Which Type of Migraine Headaches Do You Get?

November 27, 2008 by  
Filed under Migraines

Ordinarily, if you mention you have a migraine, many people would assume the throbbing pain will be solved with rest. Not many realize that there are several migraine types, and your migraine can be treated based on which type you are experiencing.

 

Just like any other medical condition, migraine headaches are symptoms of a deeper medical problem. Correspondingly, the type you have will determine the treatment you will need. Understanding your body more will go a long way in easing the stress brought upon by nagging and persistent headaches.

 

There are two basic types: the migraine with aura and the migraine without aura. Migraine with aura is mainly concerned with visual problems such as flashing lights or spots, varying patterns with different shades, blind spots, and tunnel vision. If you experience this type of headache, there is a strong likelihood that you have neurological problems. If this complication is accompanied with some form of distortion in your sense of taste, smell, or hearing, you should consult a neurologist and ask his medical opinion about your headache.

 

The type of migraine without aura is basically because of the lack of blood flow in your system. When your trigeminal nerve cells releases too much protein molecules, it may result in a reaction from the meninges. When there is lack of blood flow in this membrane, you will get a nagging pain on one side of your head. The migraine might worsen if you start doing physically challenging activities. You will also experience fatigue and nausea.

 

Other types of migraine that is not very common are the hemiphlegic and ophthalmoplegic migraines. Hemiphlegic headaches can cause temporary paralysis and numbness at the onset, followed with migraine. Since this can incapacitate you and cause you to be immobile, you should get medical attention as soon as you feel it coming. Ophthalmoplegic is a migraine type that happens as a result of pressure in the nerves behind the eyes. This headache will cause weakness around the eye muscles.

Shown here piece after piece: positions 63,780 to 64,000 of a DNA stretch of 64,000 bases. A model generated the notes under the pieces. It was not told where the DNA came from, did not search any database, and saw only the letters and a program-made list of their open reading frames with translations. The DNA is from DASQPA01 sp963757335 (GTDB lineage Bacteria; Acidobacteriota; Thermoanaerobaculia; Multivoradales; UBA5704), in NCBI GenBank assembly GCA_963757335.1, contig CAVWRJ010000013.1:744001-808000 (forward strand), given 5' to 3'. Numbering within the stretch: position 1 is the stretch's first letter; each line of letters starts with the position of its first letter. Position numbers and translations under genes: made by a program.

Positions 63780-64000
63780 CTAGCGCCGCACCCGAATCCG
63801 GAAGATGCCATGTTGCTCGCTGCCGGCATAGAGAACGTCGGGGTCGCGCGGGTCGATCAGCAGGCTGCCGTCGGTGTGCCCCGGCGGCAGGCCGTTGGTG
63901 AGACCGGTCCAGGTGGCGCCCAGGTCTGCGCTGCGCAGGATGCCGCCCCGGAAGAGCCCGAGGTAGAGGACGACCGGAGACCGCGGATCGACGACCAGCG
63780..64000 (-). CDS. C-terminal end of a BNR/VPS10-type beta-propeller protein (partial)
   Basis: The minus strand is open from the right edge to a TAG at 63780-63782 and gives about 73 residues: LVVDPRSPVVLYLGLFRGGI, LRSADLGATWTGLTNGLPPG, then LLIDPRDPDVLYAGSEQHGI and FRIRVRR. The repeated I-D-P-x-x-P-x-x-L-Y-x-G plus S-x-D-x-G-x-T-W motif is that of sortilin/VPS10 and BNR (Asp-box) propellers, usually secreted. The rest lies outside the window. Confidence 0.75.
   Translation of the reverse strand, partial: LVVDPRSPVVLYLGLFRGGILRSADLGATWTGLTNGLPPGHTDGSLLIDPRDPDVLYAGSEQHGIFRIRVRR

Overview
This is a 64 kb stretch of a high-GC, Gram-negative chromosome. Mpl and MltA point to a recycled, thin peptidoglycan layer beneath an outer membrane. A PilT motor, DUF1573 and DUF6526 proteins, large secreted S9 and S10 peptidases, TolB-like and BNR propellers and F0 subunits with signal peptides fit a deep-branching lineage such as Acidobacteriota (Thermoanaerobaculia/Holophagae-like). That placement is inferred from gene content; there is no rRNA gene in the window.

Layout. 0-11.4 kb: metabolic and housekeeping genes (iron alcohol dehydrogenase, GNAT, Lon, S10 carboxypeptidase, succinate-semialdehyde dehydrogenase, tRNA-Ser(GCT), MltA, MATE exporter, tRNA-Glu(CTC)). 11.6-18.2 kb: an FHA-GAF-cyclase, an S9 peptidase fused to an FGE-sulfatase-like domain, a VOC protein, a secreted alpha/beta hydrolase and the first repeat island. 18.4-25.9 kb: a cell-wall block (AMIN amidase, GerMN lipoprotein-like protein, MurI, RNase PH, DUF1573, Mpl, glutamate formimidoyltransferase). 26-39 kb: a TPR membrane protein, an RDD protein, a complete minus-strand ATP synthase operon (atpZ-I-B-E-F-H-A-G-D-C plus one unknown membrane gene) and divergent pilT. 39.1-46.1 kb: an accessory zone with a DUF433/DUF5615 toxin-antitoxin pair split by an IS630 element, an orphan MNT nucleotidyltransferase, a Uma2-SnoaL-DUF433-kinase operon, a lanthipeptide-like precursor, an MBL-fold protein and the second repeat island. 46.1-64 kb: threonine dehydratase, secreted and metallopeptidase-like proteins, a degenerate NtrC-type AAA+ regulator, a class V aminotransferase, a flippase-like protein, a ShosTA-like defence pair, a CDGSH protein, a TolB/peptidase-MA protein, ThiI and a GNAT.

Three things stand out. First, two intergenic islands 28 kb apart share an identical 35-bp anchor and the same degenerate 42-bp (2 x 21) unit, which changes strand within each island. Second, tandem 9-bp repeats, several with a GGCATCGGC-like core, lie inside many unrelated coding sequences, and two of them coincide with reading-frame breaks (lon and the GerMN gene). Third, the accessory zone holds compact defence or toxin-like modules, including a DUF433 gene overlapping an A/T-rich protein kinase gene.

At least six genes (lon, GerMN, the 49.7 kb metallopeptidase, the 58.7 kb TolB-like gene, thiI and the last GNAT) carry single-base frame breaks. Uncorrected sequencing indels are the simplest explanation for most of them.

Two migraine types only happen to women. These are the Bickerstaff’s Syndrome, also known as the Basilar Artery Migraine, and the hormonal migraine. The first type occurs when the flow of blood at your nape and neck is blocked. This will cause women to have slurred speech, unconsciousness, disorientation, and inability to balance.

 

The second type of migraine exclusive to women happens during their menstrual cycle when their estrogen level is lowered and their blood vessels become blocked or limited.

 

If you experience migraines on a regular basis, it would be best to consult a physician. It is essential to diagnose your type so that the necessary medications and instructions can be given to you.

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